Documentation for Confluence 5.7.
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To improve performance of a large Confluence site, we recommend that you move the caching of static content from the JVM into Apache. This will prevent the JVM from having a number of long running threads serving up static content.

Static content in Confluence includes most JavaScript, CSS and image files which are included with the application or an installed plugin. This content will be cached by Apache in this configuration. User-provided content like space logos, attachments or embedded images are not considered static content and will not be cached.

Note: This page documents a configuration of Apache, rather than of Confluence itself. Atlassian will support Confluence with this configuration, but we cannot guarantee to help you debug problems with Apache. Please be aware that this material is provided for your information only, and that you use it at your own risk.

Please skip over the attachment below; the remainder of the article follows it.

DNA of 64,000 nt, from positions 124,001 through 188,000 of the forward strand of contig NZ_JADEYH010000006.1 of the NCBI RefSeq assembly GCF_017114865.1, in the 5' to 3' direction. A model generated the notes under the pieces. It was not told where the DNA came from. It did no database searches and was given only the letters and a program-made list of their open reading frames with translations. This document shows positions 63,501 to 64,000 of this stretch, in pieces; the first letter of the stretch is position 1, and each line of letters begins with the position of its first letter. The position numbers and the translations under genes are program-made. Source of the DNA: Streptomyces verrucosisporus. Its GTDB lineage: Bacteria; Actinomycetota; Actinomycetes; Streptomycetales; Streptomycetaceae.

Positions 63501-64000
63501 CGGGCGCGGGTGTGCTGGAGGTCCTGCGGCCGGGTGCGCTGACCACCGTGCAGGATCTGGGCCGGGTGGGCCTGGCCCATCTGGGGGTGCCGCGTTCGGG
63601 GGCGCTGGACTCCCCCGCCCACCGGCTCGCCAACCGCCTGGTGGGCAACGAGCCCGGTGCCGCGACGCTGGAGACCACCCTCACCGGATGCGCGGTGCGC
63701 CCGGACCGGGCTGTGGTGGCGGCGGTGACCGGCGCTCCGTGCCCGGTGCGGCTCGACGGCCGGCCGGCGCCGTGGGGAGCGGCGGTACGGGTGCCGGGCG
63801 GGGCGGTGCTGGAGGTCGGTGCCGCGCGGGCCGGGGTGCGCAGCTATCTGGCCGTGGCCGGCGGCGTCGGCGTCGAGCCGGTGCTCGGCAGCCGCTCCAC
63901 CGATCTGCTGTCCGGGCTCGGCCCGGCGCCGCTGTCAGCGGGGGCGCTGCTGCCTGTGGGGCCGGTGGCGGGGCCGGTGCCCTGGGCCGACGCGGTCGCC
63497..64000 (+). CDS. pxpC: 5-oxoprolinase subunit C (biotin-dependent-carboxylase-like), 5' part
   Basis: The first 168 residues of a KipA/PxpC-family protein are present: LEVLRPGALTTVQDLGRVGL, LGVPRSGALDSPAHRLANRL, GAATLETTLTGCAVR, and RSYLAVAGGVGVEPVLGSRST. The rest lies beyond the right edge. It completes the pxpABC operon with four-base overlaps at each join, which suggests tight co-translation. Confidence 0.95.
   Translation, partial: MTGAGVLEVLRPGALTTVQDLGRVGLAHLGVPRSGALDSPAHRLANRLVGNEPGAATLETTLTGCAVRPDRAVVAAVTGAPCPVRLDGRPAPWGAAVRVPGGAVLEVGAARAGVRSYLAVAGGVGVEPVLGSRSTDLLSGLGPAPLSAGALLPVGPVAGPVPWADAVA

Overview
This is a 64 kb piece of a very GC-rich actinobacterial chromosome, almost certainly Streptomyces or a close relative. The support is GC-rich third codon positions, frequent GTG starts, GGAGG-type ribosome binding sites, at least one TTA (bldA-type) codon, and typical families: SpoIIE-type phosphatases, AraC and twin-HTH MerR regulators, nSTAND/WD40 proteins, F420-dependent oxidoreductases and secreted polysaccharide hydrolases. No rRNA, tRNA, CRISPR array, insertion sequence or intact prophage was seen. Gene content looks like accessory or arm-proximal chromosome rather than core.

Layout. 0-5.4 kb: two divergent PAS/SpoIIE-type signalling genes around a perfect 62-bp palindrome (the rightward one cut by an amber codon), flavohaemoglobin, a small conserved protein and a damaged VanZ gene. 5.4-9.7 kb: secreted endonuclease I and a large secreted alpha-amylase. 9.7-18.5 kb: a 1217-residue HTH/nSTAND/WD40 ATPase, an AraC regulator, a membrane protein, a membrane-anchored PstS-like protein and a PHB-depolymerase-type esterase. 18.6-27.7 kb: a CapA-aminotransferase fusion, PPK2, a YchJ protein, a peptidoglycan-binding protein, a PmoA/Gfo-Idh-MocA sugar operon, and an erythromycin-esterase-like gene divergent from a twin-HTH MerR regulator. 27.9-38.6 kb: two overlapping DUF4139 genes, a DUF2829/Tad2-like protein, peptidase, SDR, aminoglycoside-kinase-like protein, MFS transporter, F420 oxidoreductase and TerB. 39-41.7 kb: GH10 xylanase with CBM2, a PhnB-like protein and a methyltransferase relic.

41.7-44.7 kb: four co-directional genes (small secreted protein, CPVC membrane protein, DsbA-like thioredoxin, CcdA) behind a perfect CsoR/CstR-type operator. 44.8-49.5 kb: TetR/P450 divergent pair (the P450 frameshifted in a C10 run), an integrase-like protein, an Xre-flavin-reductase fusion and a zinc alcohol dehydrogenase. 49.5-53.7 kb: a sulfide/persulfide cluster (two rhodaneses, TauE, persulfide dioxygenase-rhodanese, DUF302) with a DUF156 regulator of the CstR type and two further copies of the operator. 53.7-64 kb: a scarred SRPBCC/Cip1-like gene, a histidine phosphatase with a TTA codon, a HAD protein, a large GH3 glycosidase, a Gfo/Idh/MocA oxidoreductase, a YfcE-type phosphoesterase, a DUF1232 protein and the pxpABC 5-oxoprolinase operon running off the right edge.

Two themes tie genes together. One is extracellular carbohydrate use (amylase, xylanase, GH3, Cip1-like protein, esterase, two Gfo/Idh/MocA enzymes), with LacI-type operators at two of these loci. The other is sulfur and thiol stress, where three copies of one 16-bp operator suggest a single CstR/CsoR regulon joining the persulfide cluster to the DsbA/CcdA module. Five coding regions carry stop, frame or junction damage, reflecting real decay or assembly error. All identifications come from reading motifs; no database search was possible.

Configuring Apache mod_disk_cache

 To configure Apache to cache static Confluence content:

  1. Add a mod_disk_cache stanza to the virtual host configuration:

    <IfModule mod_disk_cache.c>
      # "/s" is where Confluence serves "static" stuff. Instruct Apache to cache it:
      CacheEnable disk /s
      CacheIgnoreHeaders Set-Cookie
      CacheRoot "/var/cache/mod_proxy"
    </IfModule>
  2. Configure Apache to load mod_disk_cache. For example, in our server configuration this is done in /etc/httpd/conf/httpd.conf: